Recipe: Working with “nicknames”
This Recipe will show you how to work with “nicknames,” a new feature of the All Spells component of the web tool designed to help you clarify and organize your analyses.
This Recipe will take you about 5 minutes to complete.
What do nicknames do?
Nicknames offer you the option to customize the labels of the comparison groups in your analysis, instead of using the default labels generated by the system. Because they can be tailored to each query, nicknames will help you keep track of your analyses, giving you a quick reference for remembering which of your analyses deal with which groups of children—something that will come in especially handy when you print out the PDF results from multiple queries to share with colleagues.
Where does the nickname option appear on the site?
You’ll find the Population nickname option in the Define output section of the All Spells page; in that space, you’ll have the option to nickname your base population. You’ll also find the nickname option on all screens that ask you to define a comparison population.
Do I have to use a nickname?
No. If you do not create a nickname for your group, the system will still generate a default label.
How do I use nicknames?
Follow the Recipe below to test out the nicknames feature on the Length of Stay analysis.
- On the All Spells page, select the geographic area you’re interested in. In my example, I’ve selected Yankees County.
- Scroll to the Spell overview section and select First Admission under Admission type. This will direct the system to return only the spells of children entering foster care for the first time.
- To the right, under First placement type, select Foster Care. This will narrow the selection further by only returning spells of children whose first placement was a non-relative foster home.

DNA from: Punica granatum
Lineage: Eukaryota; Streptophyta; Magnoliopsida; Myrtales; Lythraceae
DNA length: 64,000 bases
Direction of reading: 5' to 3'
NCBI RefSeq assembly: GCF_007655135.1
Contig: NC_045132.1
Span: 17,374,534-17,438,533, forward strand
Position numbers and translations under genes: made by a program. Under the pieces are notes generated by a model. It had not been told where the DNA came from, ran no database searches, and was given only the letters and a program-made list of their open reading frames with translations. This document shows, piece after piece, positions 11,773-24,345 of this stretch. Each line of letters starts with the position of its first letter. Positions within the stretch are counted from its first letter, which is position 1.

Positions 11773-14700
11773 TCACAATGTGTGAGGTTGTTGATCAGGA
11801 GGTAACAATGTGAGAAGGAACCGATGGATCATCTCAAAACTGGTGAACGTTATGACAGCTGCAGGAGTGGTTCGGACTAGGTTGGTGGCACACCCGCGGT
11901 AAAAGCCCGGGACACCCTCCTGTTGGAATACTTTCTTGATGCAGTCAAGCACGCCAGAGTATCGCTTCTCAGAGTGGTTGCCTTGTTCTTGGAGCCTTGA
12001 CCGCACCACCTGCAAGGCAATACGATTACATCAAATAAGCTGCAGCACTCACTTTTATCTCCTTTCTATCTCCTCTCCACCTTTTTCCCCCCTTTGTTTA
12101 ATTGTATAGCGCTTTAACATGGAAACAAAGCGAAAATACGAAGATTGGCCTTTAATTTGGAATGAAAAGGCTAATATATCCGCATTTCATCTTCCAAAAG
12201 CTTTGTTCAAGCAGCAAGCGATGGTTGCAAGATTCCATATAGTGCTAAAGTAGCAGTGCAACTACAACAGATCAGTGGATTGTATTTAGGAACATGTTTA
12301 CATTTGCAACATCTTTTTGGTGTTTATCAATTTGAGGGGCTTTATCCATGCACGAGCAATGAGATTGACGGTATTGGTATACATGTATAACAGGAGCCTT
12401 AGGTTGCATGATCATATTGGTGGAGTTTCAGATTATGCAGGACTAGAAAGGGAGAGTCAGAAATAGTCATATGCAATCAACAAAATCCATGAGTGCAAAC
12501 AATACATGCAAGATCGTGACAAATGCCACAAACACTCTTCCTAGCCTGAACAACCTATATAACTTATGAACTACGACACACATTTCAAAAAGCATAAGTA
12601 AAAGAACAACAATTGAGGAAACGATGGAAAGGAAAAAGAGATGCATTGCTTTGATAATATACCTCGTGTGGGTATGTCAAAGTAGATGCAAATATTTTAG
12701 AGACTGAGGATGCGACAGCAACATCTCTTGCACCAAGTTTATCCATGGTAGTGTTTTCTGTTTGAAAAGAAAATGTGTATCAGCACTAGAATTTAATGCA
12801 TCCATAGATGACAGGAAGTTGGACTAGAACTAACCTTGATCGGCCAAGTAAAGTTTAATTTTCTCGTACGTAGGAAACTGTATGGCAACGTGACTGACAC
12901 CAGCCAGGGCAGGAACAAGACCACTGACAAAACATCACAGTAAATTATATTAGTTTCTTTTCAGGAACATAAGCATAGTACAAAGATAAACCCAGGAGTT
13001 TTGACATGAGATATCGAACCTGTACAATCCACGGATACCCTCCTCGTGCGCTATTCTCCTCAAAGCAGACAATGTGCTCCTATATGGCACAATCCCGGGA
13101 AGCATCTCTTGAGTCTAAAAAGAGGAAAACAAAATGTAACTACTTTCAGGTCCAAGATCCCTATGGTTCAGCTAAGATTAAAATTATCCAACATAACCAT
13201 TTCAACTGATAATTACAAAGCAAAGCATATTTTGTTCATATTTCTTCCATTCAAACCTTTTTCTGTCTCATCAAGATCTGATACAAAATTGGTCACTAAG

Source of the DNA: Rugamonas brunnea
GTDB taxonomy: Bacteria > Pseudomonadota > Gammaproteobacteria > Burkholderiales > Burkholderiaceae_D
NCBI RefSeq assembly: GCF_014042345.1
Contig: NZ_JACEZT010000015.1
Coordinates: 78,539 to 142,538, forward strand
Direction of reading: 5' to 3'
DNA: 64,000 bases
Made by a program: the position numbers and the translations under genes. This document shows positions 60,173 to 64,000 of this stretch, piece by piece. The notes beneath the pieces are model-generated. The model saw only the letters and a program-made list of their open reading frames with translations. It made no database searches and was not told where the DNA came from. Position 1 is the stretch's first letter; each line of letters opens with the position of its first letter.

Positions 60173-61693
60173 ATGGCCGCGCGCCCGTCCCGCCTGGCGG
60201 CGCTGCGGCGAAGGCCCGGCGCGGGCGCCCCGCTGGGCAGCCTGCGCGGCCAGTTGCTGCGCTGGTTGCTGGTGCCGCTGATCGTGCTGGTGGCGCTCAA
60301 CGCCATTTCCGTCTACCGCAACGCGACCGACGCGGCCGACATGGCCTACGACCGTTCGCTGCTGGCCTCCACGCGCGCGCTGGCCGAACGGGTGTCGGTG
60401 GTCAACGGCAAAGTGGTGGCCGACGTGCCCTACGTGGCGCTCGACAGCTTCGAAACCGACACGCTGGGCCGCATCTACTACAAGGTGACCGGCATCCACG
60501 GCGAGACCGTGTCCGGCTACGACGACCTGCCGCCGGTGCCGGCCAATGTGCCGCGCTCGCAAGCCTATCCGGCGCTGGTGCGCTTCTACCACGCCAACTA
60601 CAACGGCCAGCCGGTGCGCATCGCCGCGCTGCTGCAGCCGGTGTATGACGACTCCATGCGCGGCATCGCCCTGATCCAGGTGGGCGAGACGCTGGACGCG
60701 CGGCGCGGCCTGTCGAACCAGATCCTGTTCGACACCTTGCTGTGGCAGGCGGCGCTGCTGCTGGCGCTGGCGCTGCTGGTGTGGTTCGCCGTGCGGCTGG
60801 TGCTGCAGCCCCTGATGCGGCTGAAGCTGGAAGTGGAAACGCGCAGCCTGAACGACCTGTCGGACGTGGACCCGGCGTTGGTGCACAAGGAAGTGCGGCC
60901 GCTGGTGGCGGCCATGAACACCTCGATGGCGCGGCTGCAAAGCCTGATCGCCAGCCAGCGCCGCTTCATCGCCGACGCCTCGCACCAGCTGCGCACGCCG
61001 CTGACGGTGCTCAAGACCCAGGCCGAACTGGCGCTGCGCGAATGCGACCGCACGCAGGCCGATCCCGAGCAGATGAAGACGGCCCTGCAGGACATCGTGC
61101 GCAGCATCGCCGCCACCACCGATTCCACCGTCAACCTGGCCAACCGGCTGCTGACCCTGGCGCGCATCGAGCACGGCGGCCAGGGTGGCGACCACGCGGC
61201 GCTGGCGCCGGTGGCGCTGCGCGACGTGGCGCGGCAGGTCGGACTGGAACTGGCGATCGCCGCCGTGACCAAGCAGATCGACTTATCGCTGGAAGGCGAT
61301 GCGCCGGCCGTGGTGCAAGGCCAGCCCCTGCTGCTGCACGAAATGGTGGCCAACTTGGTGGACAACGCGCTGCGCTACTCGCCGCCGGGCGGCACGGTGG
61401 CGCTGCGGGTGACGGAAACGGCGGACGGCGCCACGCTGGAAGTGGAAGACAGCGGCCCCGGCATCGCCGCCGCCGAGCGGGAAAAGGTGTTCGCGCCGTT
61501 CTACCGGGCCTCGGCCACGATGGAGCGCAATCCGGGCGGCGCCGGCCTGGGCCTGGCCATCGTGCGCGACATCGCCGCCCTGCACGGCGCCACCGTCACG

- Scroll down to the Sample selection section. Enter 01-01-2009 in the From box and enter 03-31-2009 in the To box. This directs the system to only return spells of children who entered care during the first quarter of CY 2009.
- Now scroll down to the Define output section and enter a Population nickname for this group of children. There is a 30-character maximum in this field, so using nicknames requires you to develop a shorthand that’s easy to remember. In this example, I’ve selected children who entered care in Yankees County for the first time during the first quarter of 2009, and had their first placement in non-relative foster care. To capture all of this, I’ll create the following nickname:
Yank 1stAD 09q1 p1FC
- Then, under Build report, select Length of Stay and click Build report.
- On the next screen, select Geographic Comparison and click Submit.
- On the next screen, select Compare your base population to another county/counties and click Submit.
- On the next screen, choose a comparison county. In my example, I’ve chosen Mets County. At the bottom you’ll see the option to nickname your comparison group. Using the shorthand we used above, type in a nickname that describes this group of children. Remember that Geographic Comparisons hold all your selection criteria constant except for geographic area so that you can compare the results of your base population to the same type of children in another jurisdiction. Therefore, in this situation, the only element of your nickname that should change is the element that identifies the geographic area:
Mets 1stAD 09q1 p1FC
- Now click Submit.
At the top of your results page, you’ll see a section that summarizes your selection criteria. Each group is color coded consistently throughout the results. It’s a good idea at this point to check your nicknames—found in parentheses—against the listed selection criteria to make sure your customized labels accurately describe the children in each of your groups:
Scrolling down, you’ll see that your nicknames appear in each section of output in which your groups are compared. In Length of Stay analyses, this means you’ll see them in the comparison of sample size,
in the quartile table,
and in the survival graph.
Practice using nicknames in all three analyses on the All Spells page (Demographic Comparison, Length of Stay, and Likelihood of Exit) and develop a shorthand that works for you.